Toronto 2: Follow-Ups

09/21/2009 12:57 PM |


This is, appropriately, the second of Nicolas Rapold’s reports from the Toronto International Film Festival, which wrapped up this weekend. A final dispatch is coming tomorrow.

The Beat That My Heart Skipped was a rare satisfying movie of its kind—a character strikes an attitude that looks great as he burns out—but it seemed a tough feat of finesse for director Jacques Audiard to follow (and star Romain Duris certainly hasn’t). Audiard’s new prison picture, A Prophet, also centers on a charismatic slacker with a ruthless streak, played by newcomer Tahar Nahim. Young thug Djebena (Nahim), an Arab in the multicultural stew of a French prison, is brutally recruited by a Corsican gangster as a lackey. The film tracks with Djebena from cringe to swagger as he works his way up by his wits, leveraging his go-between status and furlough privileges. The vigor of his climb, and Audiard’s glide from scene to scene, makes up for plot holes and profligate length.


Non-fans of Edge of Heaven prefer to think of Fatih Akin, another director whose next move was closely watched, as “the director of Head On [and Crossing the Bridge].” His latest, Soul Kitchen, atones for sins of self-seriousness with strenuously madcap comedy: a lovable Greek (Adam Bousdoukos) struggles to hold on to his Hamburg schnitzel joint, pines for his German girlfriend who’s gone to China, and fends off a dopey excon brother (Moritz Bleibtreu). Akin keeps the film boisterously bumping along at a good clip, toggling among trials and tribulations such as a conniving real-estate vulture and self-destructive perfectionist chef. The shaggy Bousdoukos has a sitcomic reliability, naturally affable as the stubborn-but-good-hearted type. It’s entertaining enough, albeit embarrassing when it’s not, but it appealingly never bows under the class and culture friction at the core of its conflicts.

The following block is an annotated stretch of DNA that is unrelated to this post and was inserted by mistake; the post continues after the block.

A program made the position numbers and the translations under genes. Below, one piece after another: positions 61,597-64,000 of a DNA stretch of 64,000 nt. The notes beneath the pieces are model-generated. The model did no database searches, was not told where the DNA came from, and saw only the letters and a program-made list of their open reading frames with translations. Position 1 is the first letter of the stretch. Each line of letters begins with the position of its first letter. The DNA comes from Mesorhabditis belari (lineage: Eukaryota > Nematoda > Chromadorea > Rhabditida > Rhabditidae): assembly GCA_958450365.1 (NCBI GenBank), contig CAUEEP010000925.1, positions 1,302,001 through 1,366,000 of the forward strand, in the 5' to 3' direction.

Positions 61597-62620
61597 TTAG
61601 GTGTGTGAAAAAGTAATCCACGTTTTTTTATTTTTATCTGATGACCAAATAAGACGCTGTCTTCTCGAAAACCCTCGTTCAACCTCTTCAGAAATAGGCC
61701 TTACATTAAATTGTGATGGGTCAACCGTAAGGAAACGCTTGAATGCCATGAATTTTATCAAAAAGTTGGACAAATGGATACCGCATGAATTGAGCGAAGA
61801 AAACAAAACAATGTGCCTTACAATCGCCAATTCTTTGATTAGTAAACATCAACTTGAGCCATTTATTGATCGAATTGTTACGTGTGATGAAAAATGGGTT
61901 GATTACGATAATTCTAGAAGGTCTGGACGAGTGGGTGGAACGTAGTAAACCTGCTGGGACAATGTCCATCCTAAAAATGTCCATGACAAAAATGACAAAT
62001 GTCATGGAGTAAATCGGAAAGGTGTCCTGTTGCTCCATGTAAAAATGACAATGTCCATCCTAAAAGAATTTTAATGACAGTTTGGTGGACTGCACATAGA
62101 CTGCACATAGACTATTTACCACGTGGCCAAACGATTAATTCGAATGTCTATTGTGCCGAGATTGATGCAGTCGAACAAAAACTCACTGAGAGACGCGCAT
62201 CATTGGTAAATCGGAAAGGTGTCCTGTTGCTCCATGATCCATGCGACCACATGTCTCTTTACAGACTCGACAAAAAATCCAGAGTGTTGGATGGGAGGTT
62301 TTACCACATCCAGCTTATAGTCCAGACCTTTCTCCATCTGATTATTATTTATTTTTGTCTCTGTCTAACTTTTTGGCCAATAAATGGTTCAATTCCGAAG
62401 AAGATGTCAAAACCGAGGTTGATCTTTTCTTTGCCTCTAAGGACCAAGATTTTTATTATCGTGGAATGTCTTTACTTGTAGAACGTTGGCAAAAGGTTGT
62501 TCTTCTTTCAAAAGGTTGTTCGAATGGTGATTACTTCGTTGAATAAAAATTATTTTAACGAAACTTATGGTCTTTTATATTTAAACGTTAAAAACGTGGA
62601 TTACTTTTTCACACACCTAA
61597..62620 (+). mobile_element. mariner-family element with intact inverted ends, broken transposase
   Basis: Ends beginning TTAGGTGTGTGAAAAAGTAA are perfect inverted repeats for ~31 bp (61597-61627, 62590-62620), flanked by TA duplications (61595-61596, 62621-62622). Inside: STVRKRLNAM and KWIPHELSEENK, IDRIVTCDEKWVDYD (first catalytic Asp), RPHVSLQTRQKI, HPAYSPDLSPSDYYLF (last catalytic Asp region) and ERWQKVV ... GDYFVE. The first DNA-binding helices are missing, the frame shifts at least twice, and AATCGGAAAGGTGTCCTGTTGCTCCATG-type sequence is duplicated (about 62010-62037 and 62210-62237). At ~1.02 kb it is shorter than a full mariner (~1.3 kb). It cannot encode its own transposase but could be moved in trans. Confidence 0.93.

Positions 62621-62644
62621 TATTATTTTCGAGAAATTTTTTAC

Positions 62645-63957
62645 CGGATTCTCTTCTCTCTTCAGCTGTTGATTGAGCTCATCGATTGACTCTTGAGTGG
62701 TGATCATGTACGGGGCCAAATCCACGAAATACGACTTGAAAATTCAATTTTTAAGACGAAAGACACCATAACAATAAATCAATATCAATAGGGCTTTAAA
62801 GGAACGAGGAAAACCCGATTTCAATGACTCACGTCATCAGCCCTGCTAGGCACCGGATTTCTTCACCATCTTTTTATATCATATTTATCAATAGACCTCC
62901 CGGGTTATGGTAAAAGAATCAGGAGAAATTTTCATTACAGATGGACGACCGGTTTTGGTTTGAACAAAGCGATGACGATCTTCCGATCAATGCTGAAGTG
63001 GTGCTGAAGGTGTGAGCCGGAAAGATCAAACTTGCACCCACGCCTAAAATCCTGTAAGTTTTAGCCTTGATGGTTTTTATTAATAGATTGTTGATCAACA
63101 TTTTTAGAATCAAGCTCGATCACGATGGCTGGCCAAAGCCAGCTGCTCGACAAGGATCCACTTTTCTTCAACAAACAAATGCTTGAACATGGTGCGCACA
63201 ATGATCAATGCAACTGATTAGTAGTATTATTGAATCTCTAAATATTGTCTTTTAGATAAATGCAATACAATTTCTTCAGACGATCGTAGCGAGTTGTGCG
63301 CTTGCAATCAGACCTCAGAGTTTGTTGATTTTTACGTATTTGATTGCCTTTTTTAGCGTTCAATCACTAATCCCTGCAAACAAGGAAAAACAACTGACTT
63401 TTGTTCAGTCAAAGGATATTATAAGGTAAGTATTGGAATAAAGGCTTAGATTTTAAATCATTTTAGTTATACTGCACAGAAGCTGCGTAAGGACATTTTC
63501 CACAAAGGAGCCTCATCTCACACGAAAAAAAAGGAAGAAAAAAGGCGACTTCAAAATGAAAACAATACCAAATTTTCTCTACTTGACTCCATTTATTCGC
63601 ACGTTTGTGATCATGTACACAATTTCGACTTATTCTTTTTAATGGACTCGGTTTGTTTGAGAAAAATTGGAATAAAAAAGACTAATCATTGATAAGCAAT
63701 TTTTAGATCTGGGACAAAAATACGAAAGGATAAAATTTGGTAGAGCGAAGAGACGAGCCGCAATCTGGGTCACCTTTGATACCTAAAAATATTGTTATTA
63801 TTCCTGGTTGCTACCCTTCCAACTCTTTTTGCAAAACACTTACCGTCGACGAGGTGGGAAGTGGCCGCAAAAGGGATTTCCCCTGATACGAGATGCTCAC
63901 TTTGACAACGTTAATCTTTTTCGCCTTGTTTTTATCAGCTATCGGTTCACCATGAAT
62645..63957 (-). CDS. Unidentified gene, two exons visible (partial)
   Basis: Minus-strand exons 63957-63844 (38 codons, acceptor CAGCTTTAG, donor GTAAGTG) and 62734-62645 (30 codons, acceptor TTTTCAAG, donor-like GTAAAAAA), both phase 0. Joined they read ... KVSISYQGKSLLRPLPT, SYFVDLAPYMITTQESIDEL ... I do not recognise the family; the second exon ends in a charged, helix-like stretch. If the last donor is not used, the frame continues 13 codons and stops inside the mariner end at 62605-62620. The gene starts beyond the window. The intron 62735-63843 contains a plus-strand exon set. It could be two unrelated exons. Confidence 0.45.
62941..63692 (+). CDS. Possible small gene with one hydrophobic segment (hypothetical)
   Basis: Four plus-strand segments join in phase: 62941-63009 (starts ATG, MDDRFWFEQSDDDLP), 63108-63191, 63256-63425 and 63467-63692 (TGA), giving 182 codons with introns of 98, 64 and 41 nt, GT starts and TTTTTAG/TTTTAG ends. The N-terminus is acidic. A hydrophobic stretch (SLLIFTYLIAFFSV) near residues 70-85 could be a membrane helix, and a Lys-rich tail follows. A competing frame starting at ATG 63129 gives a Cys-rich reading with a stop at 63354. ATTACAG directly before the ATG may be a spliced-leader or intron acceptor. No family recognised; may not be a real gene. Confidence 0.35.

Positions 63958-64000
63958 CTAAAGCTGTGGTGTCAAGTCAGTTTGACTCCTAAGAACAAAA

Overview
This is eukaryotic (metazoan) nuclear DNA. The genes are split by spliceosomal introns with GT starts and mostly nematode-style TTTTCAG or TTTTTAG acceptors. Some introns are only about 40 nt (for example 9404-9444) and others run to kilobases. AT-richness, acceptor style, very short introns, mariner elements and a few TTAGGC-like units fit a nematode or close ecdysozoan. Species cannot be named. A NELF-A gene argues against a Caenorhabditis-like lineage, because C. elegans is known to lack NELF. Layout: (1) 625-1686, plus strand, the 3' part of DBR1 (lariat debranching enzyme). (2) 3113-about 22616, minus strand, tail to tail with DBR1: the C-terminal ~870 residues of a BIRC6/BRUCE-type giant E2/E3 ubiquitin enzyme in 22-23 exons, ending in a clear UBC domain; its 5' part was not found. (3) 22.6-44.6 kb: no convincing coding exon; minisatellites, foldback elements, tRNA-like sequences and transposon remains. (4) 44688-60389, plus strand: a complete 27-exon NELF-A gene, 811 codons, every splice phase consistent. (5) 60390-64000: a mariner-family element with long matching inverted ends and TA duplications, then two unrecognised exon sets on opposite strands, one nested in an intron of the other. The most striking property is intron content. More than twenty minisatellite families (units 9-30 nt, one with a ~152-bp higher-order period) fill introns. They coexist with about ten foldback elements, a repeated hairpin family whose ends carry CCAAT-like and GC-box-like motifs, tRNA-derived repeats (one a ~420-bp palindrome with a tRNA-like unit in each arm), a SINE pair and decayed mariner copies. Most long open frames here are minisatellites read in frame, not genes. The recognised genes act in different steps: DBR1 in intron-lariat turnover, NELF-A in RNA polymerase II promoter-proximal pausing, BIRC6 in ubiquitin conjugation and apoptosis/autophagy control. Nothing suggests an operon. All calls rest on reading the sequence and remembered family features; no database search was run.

Conflict boils in Between Two Worlds, understandably enough for the director who hails from Sri Lanka (which is now facing the aftermath of a bloody civil war). The country’s travails formed the backdrop to Vimukthi Jayasundara’s spectacular debut The Forsaken Land, but in his new film, the division between contemporary and past realities is porous. Opening with a man falling from the sky, and terrifying riots roiling a city, the film soon turns into a folk-tale-like journey across the verdant countryside. Someone recites a story that suggests the heaven-sent stranger is a king in disguise, but if he’s a moral savior, deliverance is slow in coming. Gorgeous but enigmatic and naggingly unfulfilling, Between Two Worlds suggests a clash between the unbidden, mundane violence of human affairs, and visions burped up by a betrayed land.


Lastly, Mia Hansen-Løve’s Father of My Children is inspired by the story of independent film macher Humbert Balsan, who over several decades produced work by Youssef Chahine, Claire Denis and many others. While some reviews have treated this bit of information as a spoiler, given Balsan’s suicide, the busy professional life of the movie’s stand-in (Louis-Do de Lencquesaing, as Gregoire) feels so real and lived-in that its sudden end is still a shock and, really, integral to the film. The urbane Gregoire juggles projects, massages egos, and gets in cuddly but insufficient QT with his family of two cute kids, a gradually impatient wife Sylvia, and disaffected teen. His ceaseless talking, on and off cellphones, is the film’s oxygen, until it’s not; even time seems to slow a little in its absence. The second half of Løve’s film deals with the imperative for Sylvia and her children to regroup, and it’s a mundane yet moving process, bravely anticlimactic. Father of My Children eventually feels a little too cut loose, but in its way it’s one of the more realistic films about such desperate events to come along in a while.